When Stephen King heard that MGM and Screen Gems wanted to shoot a remake of his novel, “Carrie,” his question was “Why, when the original was so good?” The 1976 version of the movie, directed by Brian De Palma, is a classic of the horror genre, and this remake, directed by Kimberly Peirce (“Boys Don’t Cry”) from a script by Lawrence D. Cohen and Roberto Aguierre-Sacasa, inevitably evokes comparisons with its predecessor, usually to its detriment. Still, this version of the story is good enough to stand on its own, and successfully modernizes the plot with some cyberbullying tidbits. Even if it doesn’t compare to the original, this Carrie is quite a lot better than most horror movies.
The narrative is simple: Carrie White (Chloë Grace Moretz in this version) is a pitiable loser who is constantly bullied, whether at home by her Christian fundamentalist mother (Julianne Moore) or at school by a clique of plastic girls led by the spoiled Chris Hargenson (Portia Doubleday). But with the onset of puberty, Carrie develops telekinetic powers and, after her classmates prank her on the night of Senior Prom, she uses them to catastrophic effect. Voted Prom Queen, and then drenched in pig’s blood, Carrie snaps and kills most of her school.
Viewers will probably go into the theater aware of the plot, so the “Black Prom,” as it is called in the book, comes as hardly a surprise. The ingenuity of King’s plot stands out, however, in that it makes the foreplay just as engaging as the climax. In one famous early scene, for example, Carrie gets her first period in front of her classmates in the locker room showers. Because her mother has not taught her about puberty, Carrie thinks she’s dying, while her classmates taunt her with sanitary napkins and cries of “Plug it up!” (in the new version, Kris films Carrie’s breakdown and posts it online). And King’s brutality intensifies in Carrie’s home life. Margaret White is convinced that her daughter is inherently full of sin, and often locks her in the closet to force her to repent. With scenes as strong as these, it’s hard not to pay attention regardless of who’s onscreen.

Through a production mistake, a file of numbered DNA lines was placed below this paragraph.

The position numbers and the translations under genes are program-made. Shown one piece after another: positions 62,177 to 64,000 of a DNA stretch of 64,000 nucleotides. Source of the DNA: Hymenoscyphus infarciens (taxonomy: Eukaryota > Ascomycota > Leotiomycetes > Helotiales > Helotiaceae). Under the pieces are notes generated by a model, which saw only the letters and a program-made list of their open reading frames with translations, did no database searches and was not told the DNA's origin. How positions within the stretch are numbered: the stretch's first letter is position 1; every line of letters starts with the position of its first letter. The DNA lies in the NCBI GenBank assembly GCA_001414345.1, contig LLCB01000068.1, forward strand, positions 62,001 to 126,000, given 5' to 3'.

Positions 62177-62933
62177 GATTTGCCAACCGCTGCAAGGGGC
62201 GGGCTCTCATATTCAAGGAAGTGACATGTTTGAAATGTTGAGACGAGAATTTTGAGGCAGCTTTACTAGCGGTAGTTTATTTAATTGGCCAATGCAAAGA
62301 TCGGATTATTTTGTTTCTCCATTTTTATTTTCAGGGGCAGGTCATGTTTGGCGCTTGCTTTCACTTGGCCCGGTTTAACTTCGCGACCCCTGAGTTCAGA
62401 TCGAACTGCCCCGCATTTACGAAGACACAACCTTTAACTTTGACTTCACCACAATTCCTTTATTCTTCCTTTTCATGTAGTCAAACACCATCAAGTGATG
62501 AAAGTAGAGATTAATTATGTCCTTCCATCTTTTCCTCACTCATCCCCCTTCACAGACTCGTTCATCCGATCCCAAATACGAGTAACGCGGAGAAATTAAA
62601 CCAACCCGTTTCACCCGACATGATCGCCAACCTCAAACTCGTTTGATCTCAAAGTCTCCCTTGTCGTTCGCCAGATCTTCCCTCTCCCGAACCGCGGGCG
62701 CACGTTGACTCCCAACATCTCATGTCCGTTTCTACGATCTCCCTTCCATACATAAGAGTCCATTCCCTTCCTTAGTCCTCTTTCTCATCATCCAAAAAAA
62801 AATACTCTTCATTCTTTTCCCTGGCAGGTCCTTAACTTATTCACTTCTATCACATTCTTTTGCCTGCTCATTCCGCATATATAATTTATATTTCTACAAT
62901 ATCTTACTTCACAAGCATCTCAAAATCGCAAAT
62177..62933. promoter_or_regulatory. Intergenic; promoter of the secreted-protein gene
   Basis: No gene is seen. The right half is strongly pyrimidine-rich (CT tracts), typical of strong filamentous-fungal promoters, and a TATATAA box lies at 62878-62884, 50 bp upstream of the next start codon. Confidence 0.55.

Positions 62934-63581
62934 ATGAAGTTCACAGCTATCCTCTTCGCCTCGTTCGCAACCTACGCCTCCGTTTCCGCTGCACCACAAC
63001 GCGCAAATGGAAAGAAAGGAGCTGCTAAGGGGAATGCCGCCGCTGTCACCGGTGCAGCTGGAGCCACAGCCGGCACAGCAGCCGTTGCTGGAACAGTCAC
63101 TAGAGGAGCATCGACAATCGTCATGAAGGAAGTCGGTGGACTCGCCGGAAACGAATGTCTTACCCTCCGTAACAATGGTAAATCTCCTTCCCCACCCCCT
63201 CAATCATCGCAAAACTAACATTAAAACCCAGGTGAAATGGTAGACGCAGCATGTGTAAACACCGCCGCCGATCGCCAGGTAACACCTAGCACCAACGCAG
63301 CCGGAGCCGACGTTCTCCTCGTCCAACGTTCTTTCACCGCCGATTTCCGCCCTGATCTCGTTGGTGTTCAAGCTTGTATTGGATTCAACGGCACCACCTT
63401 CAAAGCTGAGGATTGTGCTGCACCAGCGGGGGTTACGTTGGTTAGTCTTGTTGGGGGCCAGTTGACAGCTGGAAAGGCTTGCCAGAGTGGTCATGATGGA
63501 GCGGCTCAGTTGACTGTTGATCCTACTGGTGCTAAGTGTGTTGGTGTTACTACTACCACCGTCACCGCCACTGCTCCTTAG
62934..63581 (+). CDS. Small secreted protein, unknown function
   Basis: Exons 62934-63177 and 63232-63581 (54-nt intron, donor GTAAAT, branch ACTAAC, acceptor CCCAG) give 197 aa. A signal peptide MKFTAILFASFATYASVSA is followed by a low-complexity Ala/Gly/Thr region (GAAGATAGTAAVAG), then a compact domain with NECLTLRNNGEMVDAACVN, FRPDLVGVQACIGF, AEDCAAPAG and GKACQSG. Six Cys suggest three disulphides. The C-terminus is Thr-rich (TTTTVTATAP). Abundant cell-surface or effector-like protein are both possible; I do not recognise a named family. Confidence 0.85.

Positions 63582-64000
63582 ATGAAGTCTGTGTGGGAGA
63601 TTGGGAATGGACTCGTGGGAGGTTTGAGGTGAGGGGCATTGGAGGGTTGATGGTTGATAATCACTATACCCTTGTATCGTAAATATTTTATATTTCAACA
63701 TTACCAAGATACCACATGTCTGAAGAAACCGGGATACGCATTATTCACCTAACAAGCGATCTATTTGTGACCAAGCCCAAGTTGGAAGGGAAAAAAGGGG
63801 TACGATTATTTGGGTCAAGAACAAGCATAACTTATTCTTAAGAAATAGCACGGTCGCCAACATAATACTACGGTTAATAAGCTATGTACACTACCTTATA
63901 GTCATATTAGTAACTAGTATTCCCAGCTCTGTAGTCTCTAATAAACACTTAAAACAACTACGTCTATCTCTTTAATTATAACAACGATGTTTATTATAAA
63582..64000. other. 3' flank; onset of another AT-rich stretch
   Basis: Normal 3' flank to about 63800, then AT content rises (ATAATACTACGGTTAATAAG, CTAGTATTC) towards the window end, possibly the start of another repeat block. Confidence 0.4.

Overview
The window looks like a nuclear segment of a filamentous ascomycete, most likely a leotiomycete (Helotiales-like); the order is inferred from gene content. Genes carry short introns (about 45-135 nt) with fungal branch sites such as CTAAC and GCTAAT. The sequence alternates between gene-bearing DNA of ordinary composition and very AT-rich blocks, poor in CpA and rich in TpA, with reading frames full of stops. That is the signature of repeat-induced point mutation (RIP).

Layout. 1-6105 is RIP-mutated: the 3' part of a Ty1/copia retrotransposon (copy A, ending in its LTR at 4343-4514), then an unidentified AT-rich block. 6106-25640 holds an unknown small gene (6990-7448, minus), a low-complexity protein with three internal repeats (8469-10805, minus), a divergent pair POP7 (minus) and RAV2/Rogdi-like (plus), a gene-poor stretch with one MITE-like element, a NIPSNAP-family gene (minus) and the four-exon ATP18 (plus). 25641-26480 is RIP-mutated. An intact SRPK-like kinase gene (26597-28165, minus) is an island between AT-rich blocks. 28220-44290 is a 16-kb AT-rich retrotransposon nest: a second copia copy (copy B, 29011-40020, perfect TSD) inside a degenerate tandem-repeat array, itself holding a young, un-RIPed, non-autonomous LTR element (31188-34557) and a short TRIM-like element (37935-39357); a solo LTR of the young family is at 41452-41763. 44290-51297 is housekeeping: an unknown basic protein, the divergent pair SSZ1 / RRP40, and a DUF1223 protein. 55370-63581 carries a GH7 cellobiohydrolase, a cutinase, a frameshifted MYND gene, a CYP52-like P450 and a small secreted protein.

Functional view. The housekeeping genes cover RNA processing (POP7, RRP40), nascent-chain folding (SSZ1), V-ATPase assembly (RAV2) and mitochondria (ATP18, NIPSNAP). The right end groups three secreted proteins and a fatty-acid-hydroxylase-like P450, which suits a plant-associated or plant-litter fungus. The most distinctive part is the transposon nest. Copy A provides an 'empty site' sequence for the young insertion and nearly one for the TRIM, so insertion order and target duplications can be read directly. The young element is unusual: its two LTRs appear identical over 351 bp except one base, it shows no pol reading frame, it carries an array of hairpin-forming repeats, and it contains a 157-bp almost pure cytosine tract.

In the lead roles of Carrie and Margaret White, Chloë Grace Moretz and Julianne Moore don’t compare to the originals, Sissy Spacek and Piper Laurie, whose acting earned them Academy Award nominations, a rarity for the horror genre. Spacek in particular depicted Carrie as so defenseless that you understood why she was a magnet for mistreatment. But as played by Chloë Grace Moretz, best known from her killer turn in 2009’s “Kickass,” Carrie seems merely spaced-out and weird, as if a bird has perpetually just landed on her shoulder. “I just want to be a real person,” she says to her mother — but the audience never gets the feeling that she isn’t a real person, merely an introverted one. Still, Moretz’s stooped shoulders and frumpy clothing are convincing enough, and her scenes with her mother shine, if nothing else than because Moore gives depth to Margaret’s self-destructive neuroticism.
Revenge, when it comes, has a vindictive pleasure, pitting Carrie as an angel of (almost) warranted destruction. When Carrie goes up to the podium, it’s the single happiest moment of her life, and the moment is all the more painful when it is ruined. If anything, this decreases the dissonance that comes from the fact that Carrie is both the movie’s most sympathetic character and its most violent. Accordingly, Ms. Peirce downplays the massacre itself, by having Carrie kill only the people who have done her wrong, and in the process makes her version less ethically complicated. But De Palma’s take is more powerful: Carrie indiscriminately murders most of the school by locking everyone inside and lighting the building on fire. Perhaps Peirce wanted to minimize the school-related deaths in the movie, as it’s a nerve best left untouched, but that choice does mitigate her film’s impact.
Still, “Carrie” is markedly better than most other works of its genre, because it is a story of sensitivity, or lack thereof. The tropes of the slasher movie — suspenseful music, a cloaked killer waiting around the corner, eager to carve up teen flesh — are wisely eschewed, so that, like De Palma’s version before it, this “Carrie” lets the pain of the characters become the story’s primary motivator. If “Carrie” can’t compare to the original, that’s only a testament to the status of De Palma’s version, not to deficiencies on the part of this remake.